*UPDATE: Since publication of this article, the number of people to have signed the letter has risen to over 1,700. (Correct as of 10 December 2021)*
More than 700 Christian ministers and pastoral workers have called on the Minister for Women and Equalities to ensure that the ordinary work of churches is not caught by a ban on so-called conversion therapy.
The letter, authored by church leaders including Raymond Anthony Brown, Revd David Gobbett and Revd Matthew Roberts, is being sent in response to the Government’s consultation on the issue.
While it accepts the Government “does not intend this legislation to impact the normal practice of religion” it expresses deep concern “that the legislative approach outlined would do exactly this”.
The ministers said that conversion therapy is “such a bizarrely broad category”, which implies “an equivalence between calling people to conversion to Christ, which is our duty as Christian ministers, and evil and disreputable past practices which are already illegal and which Christians are the first to condemn”.
They warned that the ban set out in the consultation could make it illegal “for us as Christian ministers to persuade, to teach and to help people of every age to become, and to live as, orthodox Christians”.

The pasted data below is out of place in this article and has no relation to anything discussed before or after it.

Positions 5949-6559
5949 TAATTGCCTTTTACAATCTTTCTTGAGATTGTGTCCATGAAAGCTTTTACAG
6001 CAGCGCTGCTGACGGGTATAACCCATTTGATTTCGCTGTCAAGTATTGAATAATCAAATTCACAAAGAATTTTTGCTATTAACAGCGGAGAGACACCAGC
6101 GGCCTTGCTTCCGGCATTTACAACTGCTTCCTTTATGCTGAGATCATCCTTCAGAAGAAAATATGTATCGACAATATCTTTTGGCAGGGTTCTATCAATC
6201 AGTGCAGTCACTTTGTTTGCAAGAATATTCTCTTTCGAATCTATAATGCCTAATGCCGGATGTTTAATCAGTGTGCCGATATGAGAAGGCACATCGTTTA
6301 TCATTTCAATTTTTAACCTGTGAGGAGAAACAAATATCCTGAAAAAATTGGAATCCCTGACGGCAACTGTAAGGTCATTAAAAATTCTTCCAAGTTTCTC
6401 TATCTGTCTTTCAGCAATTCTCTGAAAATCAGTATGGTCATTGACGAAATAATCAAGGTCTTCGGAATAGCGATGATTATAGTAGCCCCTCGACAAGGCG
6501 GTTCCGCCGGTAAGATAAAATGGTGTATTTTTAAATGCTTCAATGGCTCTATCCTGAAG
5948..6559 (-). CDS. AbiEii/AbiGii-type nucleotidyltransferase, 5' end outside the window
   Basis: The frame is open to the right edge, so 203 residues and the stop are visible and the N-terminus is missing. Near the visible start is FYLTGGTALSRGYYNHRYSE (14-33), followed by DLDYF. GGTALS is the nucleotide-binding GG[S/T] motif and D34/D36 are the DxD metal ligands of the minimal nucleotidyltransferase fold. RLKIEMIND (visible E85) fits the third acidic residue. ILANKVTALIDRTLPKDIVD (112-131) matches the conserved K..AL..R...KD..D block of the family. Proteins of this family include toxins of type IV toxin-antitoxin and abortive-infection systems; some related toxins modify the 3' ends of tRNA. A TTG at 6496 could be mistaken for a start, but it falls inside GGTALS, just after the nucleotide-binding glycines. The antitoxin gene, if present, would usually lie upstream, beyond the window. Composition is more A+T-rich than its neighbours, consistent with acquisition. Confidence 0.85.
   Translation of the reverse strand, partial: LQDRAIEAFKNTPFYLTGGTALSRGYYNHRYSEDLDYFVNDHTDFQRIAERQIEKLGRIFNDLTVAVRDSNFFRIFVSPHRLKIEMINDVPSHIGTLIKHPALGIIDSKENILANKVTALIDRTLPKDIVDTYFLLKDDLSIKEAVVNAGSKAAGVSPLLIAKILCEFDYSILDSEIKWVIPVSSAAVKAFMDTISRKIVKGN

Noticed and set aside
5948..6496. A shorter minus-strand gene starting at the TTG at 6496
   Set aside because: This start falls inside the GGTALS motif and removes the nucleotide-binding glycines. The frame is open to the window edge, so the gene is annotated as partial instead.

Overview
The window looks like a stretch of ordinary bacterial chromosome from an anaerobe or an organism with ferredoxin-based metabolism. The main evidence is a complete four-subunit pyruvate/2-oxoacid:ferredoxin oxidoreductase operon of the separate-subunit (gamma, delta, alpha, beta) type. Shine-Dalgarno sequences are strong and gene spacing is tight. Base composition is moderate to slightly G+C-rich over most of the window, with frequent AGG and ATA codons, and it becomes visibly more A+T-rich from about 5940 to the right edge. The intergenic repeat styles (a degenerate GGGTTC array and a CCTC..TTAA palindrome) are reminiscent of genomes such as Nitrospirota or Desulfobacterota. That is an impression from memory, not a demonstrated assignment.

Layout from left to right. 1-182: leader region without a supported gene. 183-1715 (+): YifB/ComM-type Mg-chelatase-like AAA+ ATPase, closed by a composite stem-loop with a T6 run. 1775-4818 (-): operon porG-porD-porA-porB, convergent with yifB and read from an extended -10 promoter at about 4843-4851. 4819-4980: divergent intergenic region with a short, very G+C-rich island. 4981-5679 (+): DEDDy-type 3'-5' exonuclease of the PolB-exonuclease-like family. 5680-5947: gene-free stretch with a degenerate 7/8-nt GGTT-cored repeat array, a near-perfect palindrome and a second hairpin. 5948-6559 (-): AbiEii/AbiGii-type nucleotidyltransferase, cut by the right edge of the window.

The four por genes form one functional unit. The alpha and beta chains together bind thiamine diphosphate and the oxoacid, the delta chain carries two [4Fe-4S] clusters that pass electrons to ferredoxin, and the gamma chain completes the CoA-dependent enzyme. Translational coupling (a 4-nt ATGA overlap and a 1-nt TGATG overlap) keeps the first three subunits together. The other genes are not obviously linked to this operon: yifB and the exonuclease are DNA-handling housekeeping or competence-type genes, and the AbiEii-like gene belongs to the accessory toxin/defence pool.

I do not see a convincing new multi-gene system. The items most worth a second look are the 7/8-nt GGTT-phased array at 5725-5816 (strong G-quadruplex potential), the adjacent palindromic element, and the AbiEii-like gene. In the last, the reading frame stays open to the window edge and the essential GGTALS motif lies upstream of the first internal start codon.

The letter added: “It should not be a criminal offence for us to instruct our children that God made them male and female, in his image, and has reserved sex for the marriage of one man and one woman. Yet this seems to be the likely outcome of the proposed legislation.”
“We see in these proposals a clear possibility that our duty as ministers, of proclaiming the Lordship of Jesus Christ, and calling people to find life in him, which includes living by his laws, will be criminalised.”
The consultation closes on Friday 10 December. If you haven’t yet responded, please do so using this simple guide.
It should not be a criminal offence for us to instruct our children that God made them male and female, in his image, and has reserved sex for the marriage of one man and one woman.
Last month, the Minister for Women and Equalities and Foreign Secretary Liz Truss affirmed the Government’s stance that free speech and religious liberty should be protected under any ban.
She was responding to Labour MP Kate Osborne, who asked whether it would cover “non-physical conversion practices in religious settings, including prayer”.
Truss replied that, while the ban sought to prevent coercion, it was “also important to protect freedom of speech, the ability of adults to consent and the freedom to express the teachings” of religious groups.